Into the World of Plastic Surgery

Safety may not be the first thing that comes to mind when you think of cosmetic surgery, but it definitely shouldn’t be the last one either, especially if you’re planning to go under the scalpel any time soon. According to the American Society of Plastic Surgeons, the number of plastic surgery procedures performed annually has been on a steady rise since 2000, with as many as 15.9 million cosmetic procedures carried out in the U.S. in 2015 alone. Apart from the startling fact that more and more people are finding fault with their bodies, the figure is a serious reason for concern since even minimally invasive procedures can at times go wrong and result in large-scale complications and patient discomfort and/or dissatisfaction. So, is plastic surgery safe and how much, what are the chief risks involved in an average procedure, and can the effects of a cosmetic procedure gone wrong be reversed?

Safety First, Please: Be Aware of the Risks

However skilled and experienced, plastic surgeons are only human and can make mistakes now and again, and post-surgery complications are another risk you should be aware of before you decide to undergo a cosmetic procedure. Even a routine plastic surgery can end in an infection, bleeding, seroma, thrombosis, hematoma, nerve damage, or clotting of the veins, which is why surgeons are required to inform the patient about potential complications and adverse effects of the surgery in advance. If you’re not sure if the surgery outcome is worth the risk, you should ask your surgeon about all the specifics before you sign the consent form. Also, you should run preliminary tests and follow-up examinations to reduce the risk of complications that could’ve easily been prevented granted timely screening.

 

Not All Surgery Created Equal: Risk Levels

Even a minor cut can evolve into a serious infection in unsanitary conditions – but the stakes can get vertiginously high if you add general anesthetics, insufficiently skilled surgeons, and poorly equipped operation theatres to the mix. As a rule, procedures performed when the patient is under a local anesthetic are considered less risky, whereas complex operations done under general anesthetics such as tummy tucks or extensive body contouring entail a significantly higher risk of post-surgery complications such as infections. Breast and buttock augmentation surgery is often performed with the patient under a local anesthetic, but it’s not completely free of risks either as the liquid silicone implant can leak out if the insert sustains a defect in handling by accident. The list goes on, which beckons the question: is plastic surgery really worth it?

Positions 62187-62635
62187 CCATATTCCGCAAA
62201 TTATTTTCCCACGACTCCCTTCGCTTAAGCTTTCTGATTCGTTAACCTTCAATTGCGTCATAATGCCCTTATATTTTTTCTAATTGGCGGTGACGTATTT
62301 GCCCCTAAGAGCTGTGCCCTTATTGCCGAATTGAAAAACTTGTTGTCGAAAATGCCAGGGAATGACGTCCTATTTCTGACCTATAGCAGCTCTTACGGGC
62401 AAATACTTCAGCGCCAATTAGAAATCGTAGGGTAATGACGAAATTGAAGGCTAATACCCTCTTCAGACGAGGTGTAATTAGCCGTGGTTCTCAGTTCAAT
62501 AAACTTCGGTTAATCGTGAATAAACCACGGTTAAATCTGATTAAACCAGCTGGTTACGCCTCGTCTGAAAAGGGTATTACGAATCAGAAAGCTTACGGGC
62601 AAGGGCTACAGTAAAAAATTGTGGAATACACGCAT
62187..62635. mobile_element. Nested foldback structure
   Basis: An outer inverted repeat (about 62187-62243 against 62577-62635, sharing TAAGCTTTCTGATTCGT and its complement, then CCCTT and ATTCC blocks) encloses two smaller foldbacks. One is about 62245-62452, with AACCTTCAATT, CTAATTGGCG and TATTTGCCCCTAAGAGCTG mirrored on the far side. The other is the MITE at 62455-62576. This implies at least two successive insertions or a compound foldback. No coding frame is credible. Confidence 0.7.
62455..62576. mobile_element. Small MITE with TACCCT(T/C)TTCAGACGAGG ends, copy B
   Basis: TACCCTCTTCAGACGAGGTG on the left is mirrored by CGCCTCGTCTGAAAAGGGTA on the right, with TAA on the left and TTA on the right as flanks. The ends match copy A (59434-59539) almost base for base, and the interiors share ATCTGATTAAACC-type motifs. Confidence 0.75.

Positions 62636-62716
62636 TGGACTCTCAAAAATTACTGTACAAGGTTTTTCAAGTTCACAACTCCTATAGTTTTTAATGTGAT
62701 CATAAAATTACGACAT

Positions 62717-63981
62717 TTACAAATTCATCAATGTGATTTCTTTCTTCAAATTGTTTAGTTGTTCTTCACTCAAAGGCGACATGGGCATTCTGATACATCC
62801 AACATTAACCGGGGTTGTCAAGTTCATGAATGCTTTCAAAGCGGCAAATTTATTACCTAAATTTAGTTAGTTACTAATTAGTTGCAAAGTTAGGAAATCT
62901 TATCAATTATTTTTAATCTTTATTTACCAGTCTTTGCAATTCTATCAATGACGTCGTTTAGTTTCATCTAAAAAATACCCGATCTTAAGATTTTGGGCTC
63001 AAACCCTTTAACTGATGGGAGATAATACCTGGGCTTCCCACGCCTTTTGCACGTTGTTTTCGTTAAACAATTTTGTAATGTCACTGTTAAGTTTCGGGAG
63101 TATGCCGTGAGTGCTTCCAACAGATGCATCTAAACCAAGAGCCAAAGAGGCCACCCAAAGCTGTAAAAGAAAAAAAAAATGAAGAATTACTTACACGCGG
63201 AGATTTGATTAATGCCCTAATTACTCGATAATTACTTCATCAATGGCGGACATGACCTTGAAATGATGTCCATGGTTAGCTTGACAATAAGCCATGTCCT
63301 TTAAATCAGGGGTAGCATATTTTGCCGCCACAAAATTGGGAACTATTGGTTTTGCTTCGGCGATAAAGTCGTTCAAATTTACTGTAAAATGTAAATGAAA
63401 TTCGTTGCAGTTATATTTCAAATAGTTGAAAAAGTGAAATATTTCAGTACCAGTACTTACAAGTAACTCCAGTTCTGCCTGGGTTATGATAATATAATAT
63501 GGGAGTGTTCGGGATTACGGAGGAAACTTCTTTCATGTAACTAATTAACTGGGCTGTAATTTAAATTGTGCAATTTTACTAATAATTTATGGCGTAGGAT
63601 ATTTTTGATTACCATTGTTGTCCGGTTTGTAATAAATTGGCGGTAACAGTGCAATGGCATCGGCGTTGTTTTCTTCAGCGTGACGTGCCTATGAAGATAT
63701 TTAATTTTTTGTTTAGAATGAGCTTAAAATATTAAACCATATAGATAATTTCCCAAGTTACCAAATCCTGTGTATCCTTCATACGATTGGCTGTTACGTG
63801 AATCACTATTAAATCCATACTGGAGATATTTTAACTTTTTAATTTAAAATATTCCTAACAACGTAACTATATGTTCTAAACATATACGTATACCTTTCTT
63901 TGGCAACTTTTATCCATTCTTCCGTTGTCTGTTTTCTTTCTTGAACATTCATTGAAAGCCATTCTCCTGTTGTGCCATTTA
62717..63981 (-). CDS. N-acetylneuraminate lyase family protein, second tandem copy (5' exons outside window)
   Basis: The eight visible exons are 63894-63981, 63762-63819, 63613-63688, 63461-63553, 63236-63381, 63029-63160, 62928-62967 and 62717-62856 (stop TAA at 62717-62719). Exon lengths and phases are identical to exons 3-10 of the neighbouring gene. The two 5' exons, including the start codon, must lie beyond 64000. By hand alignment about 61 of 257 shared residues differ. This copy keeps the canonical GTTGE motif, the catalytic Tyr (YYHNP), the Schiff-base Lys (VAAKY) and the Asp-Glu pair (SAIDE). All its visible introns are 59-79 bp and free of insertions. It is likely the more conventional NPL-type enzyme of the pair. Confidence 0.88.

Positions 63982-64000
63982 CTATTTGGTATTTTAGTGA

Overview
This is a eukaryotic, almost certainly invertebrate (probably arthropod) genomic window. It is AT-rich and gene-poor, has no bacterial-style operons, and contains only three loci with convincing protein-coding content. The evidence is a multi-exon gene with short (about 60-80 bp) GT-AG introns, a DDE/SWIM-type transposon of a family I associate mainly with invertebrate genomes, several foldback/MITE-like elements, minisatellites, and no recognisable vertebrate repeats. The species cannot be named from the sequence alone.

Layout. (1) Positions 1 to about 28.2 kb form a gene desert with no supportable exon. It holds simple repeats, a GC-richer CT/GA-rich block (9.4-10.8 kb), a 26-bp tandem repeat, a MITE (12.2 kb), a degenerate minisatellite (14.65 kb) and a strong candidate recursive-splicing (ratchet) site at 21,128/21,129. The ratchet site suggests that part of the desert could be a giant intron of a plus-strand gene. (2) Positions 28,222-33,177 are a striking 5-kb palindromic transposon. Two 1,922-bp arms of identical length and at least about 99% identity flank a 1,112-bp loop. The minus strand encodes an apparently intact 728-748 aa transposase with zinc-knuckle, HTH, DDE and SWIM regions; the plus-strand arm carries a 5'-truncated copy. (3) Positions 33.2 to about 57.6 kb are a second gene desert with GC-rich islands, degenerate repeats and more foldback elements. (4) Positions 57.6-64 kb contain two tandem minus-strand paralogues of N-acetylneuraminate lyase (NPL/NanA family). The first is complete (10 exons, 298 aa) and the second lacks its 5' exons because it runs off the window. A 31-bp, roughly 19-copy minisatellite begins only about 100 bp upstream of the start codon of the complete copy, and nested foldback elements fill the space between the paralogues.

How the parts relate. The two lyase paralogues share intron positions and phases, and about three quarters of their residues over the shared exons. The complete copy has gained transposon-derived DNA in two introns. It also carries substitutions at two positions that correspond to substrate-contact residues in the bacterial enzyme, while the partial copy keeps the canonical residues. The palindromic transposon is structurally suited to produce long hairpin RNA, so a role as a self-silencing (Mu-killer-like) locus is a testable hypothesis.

A Grim Figure: The High Costs of Beauty

Invasive cosmetic procedures don’t differ from other surgery types out there, and this is rather startling if you take into account the fact that 440,000 people die each year as a consequence of hospital errors, injuries, accidents, or infections. Additionally, one in 25 patients will develop an infection while still in the hospital, and the figures go up in the aftercare period. This is why it’s of utmost importance to select a qualified and experienced plastic surgeon and adhere to pre-procedure preparations and post-surgery care guidelines. If you identify a potential health issue during the hospital stay, you should report to the surgeon or nurse immediately and explain the reasons for your concern in an assertive manner.

Fix the Damage: When Surgery Backfires

For complex plastic surgery procedures that weren’t carried out in keeping with valid healthcare standards or recommended codes of practice, you may have to undergo secondary surgery so as to reverse the damage or minimize the visibility of the scar tissue. A follow-up procedure to remove scar tissue is often required for rhinoplasty, facelift, whole-body contouring, and tummy tuck. In other cases, though, non-invasive routines may help take care of the procedure’s adverse effect. For instance, in case of symmastia caused by too large breast implants or too close placement, massage and special bras can prevent monoboob development. Similarly, cold compresses and vasodilating activities will alleviate hematoma after invasive procedures such as eyelid surgery or chin augmentation.  

Beauty may be an asset in the world we live in, but it’s not as imperative as long-term health or safety from potential complications. If you can’t imagine living with a bodily imperfection for the rest of your life, then at least pick an accredited surgeon whom you can trust, run the necessary examinations before and after the procedure, and have realistic expectations as regards surgery effects. Good luck!

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